Connected car and intelligent transport system (ITS) technologies are key to making further reductions in CO2 emissions from road transport.
The European Automobile Manufacturers’ Association (ACEA) last week hosted the second of a series of workshops on the potential for CO2 reductions from cars and vans.
Part of a wider efforts to integrate approaches to reducing the environmental impact of road transport, this workshop – the second of eight – explored the range of ITS and connected car technologies that could be deployed to help reduce CO2 from road transport.
A number of stakeholders from ITS-related fields joined in order to contribute views and information on the range of options available or in development. Later discussions centred on barriers to the uptake and rollout of these new connectivity technologies.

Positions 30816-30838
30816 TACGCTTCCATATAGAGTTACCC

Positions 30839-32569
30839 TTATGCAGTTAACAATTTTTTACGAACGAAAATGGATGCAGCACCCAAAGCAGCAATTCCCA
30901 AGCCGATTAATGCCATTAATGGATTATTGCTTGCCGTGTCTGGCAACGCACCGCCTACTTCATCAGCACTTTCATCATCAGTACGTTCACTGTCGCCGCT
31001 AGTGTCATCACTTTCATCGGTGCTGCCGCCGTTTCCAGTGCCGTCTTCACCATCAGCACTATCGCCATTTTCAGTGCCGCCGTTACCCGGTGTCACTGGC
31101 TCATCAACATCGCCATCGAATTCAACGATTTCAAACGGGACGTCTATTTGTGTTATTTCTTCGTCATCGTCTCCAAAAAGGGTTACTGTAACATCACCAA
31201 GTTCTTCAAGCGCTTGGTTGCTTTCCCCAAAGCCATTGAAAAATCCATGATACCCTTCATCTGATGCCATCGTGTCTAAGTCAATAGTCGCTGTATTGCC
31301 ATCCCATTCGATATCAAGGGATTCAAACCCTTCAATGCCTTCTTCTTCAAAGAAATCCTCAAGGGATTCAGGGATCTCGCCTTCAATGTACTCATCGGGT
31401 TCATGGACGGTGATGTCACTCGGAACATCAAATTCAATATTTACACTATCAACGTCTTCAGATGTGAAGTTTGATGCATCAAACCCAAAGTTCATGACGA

ACEA Secretary General Erik Jonnaert greeted the stakeholders by saying, “Motor vehicle manufacturers have already begun working on connectivity technologies. The possibility of connecting vehicles to each other and to the infrastructure opens up huge possibilities, not just in CO2 emissions reduction, but also in road safety. We hope that by joining together to discuss, contrast and compare the range of solutions becoming available, that we will be able to gain a better understanding of the full potential of available technologies and methods.”
This passenger car and light commercial vehicle initiative is matched by a set of roundtables that ACEA is already hosting to establish a comprehensive approach to reducing the CO2 impact of trucks and buses.